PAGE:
UK, South Africa seek deeper cooperation on critical minerals – by Valentina Ruiz Leotaud (Mining.com – November 27, 2022)

https://www.mining.com/

London and Pretoria announced a partnership to promote the responsible exploration, development, production, and processing of critical minerals in South Africa.

In a media statement, both governments said that this new collaboration will start with the launching of regular ministerial and technical dialogues between South Africa’s Department for Mineral Resources and Energy and the UK’s Department for Business, Energy and Industrial Strategy.

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New fund a ‘massive signal’ Ontario’s open for business: CEO – by Maija Hoggett (Timmins Today – November 24, 2022)

https://www.timminstoday.com/

A company advancing a large nickel-cobalt project in Timmins is already planning its applications for a new provincial fund. Today, Minister of Mines and Timmins MPP George Pirie was at Northern College to launch the Critical Minerals Innovation Fund.

The two-year, $5-million initiative is “to support research, development and commercialization of technologies, processes and solutions for critical minerals,” said Pirie.

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Chinese Mining Deals Under Review as Congo Targets Windfall Profits – by David Malingha (Bloomberg News – Novemeber 22, 2022)

https://www.bnnbloomberg.ca/

(Bloomberg) — The Democratic Republic of Congo wants a mining deal it signed with China more than a decade ago to be reworked, with a view to securing all the funding that was pledged for infrastructure projects and a share of windfall profits.

A review of the 2008 minerals-for-infrastructure contract that includes the Sicomines copper-cobalt mining project should ideally be concluded by year-end, Congolese Prime Minister Jean-Michel Sama Lukonde said in an interview in Sharm El-Sheikh, Egypt, during the COP27 climate summit. Additional payments were warranted because the project was making super-profits due to a surge in commodity prices, he said.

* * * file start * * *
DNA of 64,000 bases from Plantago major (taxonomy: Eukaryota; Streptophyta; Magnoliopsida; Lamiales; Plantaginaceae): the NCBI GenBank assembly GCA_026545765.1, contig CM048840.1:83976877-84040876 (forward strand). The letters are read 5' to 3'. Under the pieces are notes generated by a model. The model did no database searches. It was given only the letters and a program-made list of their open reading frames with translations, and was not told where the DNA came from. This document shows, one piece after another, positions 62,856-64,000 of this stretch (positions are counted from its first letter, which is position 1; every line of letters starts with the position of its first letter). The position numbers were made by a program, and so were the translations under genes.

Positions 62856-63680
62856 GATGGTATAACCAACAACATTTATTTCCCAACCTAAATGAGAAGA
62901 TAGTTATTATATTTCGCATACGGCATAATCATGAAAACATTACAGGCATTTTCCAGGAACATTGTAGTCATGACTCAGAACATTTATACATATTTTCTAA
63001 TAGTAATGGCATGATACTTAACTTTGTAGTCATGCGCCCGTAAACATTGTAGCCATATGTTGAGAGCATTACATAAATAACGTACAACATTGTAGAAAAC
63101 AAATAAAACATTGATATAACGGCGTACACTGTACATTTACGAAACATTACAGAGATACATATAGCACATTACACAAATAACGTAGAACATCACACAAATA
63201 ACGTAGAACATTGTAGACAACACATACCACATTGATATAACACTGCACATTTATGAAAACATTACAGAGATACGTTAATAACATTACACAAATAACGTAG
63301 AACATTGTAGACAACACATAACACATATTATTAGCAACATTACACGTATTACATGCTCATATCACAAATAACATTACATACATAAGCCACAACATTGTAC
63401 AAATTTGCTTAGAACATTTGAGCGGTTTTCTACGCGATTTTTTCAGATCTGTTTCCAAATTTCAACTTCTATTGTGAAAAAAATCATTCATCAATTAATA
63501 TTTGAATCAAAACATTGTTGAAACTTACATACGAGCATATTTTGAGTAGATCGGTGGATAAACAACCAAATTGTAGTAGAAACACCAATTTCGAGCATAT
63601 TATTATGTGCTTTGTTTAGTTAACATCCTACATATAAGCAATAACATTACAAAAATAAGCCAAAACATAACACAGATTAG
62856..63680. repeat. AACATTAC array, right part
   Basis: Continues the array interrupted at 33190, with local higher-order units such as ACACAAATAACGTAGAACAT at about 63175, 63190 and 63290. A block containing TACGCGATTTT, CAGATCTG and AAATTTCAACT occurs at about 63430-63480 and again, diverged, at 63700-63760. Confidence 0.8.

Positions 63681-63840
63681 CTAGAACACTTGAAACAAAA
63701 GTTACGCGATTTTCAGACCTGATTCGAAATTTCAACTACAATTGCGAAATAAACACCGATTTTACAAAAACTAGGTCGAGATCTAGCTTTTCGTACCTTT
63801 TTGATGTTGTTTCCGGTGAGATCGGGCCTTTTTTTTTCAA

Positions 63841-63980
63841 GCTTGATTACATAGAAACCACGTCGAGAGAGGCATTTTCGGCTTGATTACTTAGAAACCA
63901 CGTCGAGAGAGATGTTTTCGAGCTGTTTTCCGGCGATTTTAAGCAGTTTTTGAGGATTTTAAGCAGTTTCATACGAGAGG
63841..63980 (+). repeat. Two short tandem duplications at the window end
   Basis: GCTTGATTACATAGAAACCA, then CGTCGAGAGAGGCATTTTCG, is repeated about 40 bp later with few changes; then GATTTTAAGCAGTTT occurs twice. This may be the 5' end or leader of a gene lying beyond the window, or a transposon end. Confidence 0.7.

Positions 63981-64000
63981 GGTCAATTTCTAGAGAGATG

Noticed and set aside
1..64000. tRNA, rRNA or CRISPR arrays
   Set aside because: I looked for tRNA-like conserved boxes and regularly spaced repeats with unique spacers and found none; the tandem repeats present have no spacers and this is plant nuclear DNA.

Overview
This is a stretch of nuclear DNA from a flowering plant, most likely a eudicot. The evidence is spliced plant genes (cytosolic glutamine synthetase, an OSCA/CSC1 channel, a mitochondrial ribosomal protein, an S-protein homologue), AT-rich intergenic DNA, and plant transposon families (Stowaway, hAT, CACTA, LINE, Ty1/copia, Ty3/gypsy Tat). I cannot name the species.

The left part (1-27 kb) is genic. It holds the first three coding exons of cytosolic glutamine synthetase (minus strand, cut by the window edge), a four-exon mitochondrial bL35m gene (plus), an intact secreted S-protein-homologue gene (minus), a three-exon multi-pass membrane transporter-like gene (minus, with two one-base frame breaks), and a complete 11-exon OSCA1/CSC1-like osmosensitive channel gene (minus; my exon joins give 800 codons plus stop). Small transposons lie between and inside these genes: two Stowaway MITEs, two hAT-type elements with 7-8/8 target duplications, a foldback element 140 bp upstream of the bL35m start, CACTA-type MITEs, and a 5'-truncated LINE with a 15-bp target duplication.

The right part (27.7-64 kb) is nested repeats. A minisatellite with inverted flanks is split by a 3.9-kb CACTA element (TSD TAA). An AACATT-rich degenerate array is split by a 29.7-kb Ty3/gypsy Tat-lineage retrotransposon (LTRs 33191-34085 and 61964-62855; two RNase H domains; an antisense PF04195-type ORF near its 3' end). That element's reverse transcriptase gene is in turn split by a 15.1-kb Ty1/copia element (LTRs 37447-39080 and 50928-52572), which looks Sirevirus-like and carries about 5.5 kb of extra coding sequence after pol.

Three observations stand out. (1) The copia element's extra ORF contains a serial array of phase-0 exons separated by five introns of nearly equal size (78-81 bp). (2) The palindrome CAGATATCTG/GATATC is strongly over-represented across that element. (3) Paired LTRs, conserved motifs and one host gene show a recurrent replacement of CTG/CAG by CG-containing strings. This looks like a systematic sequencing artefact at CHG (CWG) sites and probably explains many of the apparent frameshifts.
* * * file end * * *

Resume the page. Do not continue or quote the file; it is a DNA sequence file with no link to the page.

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How the state of Wyoming could supply the US with rare earth elements Amanda Stutt (Mining.com – November 18, 2022)

https://www.mining.com/

Already a wind energy powerhouse, the state of Wyoming’s economy is 65% tied to mining — most of that coal mining. Wyoming has been the top coal-producing state since 1986, accounting for about two-fifths of all coal mined in the United States in 2020, but the industry has seen its reputation blackened.

Industry innovators, however, are tapping coal and its waste streams to extract rare earths, 17 essential elements to realizing an electrified economy. Mining them can be challenging as materials needed are either not yet mined, or are latent in old coal mines.

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Some junior mining companies say they are left out from Ontario’s critical minerals strategy – by Jonathan Migneault (CBC News Sudbury – November 16, 2022)

https://www.cbc.ca/news/canada/sudbury/

Ontario Junior Exploration Program offers companies up to $200,000

Some junior mining companies say they haven’t benefited from Ontario’s critical minerals strategy, which aims to build a homegrown supply chain for electric vehicles and their batteries.

The strategy would connect northern Ontario’s mineral resources – which include important metals like nickel, cobalt and lithium – to battery and vehicle manufacturing in the south.

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Canada’s mining industry is officially in the clutches of USA and China – by Manu Gupta (TFI Global – November 14, 2022)